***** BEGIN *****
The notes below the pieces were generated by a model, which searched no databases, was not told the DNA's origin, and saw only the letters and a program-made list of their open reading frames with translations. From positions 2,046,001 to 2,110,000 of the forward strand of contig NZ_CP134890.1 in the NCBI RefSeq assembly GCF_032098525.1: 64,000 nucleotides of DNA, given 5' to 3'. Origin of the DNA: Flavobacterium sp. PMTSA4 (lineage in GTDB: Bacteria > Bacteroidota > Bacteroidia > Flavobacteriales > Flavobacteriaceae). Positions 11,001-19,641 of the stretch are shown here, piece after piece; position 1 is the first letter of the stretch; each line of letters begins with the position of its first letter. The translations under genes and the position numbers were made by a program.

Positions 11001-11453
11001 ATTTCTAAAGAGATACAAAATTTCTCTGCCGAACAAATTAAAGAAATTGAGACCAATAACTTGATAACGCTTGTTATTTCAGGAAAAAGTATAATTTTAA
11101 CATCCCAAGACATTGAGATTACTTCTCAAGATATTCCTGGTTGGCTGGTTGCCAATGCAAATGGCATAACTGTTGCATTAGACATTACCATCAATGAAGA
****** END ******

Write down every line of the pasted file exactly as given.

The notes below the pieces were generated by a model, which searched no databases, was not told the DNA's origin, and saw only the letters and a program-made list of their open reading frames with translations. From positions 2,046,001 to 2,110,000 of the forward strand of contig NZ_CP134890.1 in the NCBI RefSeq assembly GCF_032098525.1: 64,000 nucleotides of DNA, given 5' to 3'. Origin of the DNA: Flavobacterium sp. PMTSA4 (lineage in GTDB: Bacteria > Bacteroidota > Bacteroidia > Flavobacteriales > Flavobacteriaceae). Positions 11,001-19,641 of the stretch are shown here, piece after piece; position 1 is the first letter of the stretch; each line of letters begins with the position of its first letter. The translations under genes and the position numbers were made by a program.

Positions 11001-11453
11001 ATTTCTAAAGAGATACAAAATTTCTCTGCCGAACAAATTAAAGAAATTGAGACCAATAACTTGATAACGCTTGTTATTTCAGGAAAAAGTATAATTTTAA
11101 CATCCCAAGACATTGAGATTACTTCTCAAGATATTCCTGGTTGGCTGGTTGCCAATGCAAATGGCATAACTGTTGCATTAGACATTACCATCAATGAAGA